The seventh letter in the Screwtape Letters reveals the dangers of apathy. Screwtape admonishes his nephew Wormwood to make the patient apathetic to his new-found Christianity. If the patient becomes apathetic he will be on the way towards hell. According to Screwtape “the safest road to Hell is the gradual one.”
The key to such a road is for the patient to feel a “dim uneasiness” that is not too strong but is still present in his thoughts. Screwtape warns that if the feeling is too strong the patient will become aware of the dangers that it presents: mainly his separation from God. On the other hand the uneasiness must be present in order for Wormwood to gradually separate the patient from God.
Screwtape explains that as time passes this uneasiness will lead the patient to neglect his “religious duties.” Gradually the patient will be distracted from his faith and become numb to the touch of God. Over time less interesting things will be required to fill the time that the patient would otherwise spend with God: “anything or nothing is sufficient to attract his wandering attention.”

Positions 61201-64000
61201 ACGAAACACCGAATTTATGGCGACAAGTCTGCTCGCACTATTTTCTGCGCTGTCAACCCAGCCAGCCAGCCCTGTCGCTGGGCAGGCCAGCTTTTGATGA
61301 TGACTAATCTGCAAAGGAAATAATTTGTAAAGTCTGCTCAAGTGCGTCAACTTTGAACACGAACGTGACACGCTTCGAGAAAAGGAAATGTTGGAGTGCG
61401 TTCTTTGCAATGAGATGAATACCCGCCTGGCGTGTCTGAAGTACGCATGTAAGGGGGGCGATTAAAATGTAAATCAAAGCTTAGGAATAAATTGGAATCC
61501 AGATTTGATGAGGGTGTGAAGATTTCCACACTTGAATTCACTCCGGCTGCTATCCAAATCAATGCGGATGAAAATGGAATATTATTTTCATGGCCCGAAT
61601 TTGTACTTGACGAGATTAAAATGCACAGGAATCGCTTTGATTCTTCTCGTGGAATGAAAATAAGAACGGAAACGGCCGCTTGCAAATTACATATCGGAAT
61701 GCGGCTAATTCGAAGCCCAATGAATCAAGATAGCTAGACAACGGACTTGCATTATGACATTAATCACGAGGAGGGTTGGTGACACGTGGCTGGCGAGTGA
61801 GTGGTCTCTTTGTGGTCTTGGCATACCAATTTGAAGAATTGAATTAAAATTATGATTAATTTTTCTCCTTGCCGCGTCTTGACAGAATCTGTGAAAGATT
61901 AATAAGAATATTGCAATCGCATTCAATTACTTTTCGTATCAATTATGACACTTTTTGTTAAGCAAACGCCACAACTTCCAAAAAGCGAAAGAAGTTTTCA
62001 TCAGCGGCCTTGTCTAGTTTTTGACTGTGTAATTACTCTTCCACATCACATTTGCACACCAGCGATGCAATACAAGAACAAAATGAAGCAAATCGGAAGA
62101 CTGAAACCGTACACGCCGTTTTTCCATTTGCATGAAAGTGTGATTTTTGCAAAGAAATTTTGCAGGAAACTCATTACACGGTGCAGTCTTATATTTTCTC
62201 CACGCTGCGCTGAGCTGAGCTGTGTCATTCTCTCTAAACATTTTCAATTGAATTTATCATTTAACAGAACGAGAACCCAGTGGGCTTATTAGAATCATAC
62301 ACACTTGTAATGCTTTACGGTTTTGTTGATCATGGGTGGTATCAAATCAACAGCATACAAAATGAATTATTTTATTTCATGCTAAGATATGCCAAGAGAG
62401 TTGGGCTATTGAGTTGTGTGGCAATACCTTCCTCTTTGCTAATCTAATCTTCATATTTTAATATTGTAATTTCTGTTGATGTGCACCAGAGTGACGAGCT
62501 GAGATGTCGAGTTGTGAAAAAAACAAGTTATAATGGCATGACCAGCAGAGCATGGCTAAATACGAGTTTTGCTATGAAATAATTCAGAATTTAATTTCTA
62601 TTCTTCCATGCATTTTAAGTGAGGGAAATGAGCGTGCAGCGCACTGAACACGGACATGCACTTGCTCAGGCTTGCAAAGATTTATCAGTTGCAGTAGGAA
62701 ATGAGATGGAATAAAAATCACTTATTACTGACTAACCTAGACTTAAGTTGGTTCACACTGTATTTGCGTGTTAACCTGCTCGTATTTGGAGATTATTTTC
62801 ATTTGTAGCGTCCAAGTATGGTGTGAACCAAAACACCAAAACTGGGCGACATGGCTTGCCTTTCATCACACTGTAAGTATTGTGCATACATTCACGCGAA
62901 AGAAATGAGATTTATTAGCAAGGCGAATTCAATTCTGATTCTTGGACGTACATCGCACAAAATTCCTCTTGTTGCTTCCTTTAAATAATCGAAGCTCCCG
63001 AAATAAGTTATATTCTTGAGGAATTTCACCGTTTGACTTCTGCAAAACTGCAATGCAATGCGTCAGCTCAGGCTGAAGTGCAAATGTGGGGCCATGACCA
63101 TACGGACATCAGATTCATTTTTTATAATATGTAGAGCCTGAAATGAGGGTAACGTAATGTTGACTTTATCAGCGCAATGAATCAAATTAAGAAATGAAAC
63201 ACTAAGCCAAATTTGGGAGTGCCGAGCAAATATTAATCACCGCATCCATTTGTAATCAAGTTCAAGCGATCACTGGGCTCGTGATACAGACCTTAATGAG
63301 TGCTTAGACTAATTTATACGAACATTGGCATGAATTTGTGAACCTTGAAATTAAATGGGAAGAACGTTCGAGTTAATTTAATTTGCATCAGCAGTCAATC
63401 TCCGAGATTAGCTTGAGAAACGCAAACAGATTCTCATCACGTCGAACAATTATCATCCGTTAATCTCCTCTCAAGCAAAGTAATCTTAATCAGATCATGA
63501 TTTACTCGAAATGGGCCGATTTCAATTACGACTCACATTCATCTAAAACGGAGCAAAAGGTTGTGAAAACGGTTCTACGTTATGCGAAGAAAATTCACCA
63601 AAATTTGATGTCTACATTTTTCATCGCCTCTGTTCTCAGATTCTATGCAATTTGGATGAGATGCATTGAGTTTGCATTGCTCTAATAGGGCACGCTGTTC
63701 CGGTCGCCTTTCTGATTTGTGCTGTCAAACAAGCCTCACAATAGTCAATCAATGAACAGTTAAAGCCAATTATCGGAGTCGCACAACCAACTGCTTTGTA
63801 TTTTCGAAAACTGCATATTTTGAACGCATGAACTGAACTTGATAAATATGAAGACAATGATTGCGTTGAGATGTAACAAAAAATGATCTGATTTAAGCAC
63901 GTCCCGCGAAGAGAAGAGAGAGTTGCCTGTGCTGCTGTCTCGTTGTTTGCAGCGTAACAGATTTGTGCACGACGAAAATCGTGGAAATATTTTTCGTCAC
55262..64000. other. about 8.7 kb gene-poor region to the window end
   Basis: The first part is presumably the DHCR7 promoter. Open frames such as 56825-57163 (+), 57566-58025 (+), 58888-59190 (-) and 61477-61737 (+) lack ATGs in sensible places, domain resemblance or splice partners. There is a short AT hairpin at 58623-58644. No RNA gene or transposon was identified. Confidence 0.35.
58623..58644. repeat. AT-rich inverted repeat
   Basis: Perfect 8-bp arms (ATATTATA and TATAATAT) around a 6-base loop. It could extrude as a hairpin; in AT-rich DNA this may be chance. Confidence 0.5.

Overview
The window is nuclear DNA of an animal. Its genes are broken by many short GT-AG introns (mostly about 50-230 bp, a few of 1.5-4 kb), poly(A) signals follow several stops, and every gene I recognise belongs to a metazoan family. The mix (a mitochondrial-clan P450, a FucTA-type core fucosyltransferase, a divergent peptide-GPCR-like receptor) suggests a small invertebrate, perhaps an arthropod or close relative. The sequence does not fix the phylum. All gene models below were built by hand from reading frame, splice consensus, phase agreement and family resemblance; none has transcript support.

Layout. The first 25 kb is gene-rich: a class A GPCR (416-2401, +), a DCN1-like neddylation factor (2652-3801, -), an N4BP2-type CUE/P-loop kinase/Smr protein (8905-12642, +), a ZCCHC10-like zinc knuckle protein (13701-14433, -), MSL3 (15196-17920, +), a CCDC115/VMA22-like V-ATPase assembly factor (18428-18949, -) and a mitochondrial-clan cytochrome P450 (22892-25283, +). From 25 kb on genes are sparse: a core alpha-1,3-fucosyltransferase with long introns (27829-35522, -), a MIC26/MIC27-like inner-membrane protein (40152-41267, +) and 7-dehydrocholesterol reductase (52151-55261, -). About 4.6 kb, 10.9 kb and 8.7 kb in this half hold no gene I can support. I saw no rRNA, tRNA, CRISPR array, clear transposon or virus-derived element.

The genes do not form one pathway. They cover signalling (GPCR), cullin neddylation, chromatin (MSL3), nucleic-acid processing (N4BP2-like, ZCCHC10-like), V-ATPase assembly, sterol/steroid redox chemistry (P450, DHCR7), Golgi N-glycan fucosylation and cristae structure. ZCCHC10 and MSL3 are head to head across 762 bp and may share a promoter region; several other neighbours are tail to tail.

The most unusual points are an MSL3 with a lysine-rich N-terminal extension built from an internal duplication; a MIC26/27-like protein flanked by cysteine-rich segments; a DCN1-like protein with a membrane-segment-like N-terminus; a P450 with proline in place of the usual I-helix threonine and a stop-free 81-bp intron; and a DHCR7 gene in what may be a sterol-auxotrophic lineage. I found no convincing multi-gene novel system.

If such a process is followed the patient will realize all too late that he never did what he should have or wanted to do. He will realize that his life was inconsequential. He was lukewarm in his relationship with God. As Revelation 3:16 says “so because you were lukewarm- neither hot nor cold- I am about to spit you out of my mouth.” God will not accept the patient because he is lukewarm. Thus, Wormwood will have been successful in separating the patient from God.
I love this letter from Lewis’ book because I am constantly in need of the reminder not to become apathetic in my relationship with Christ. I think that Lewis’ choice to write from the perspective of a demon drives home the consequences of living an apathetic life and also stirs anger and resistance in readers not to live apathetically.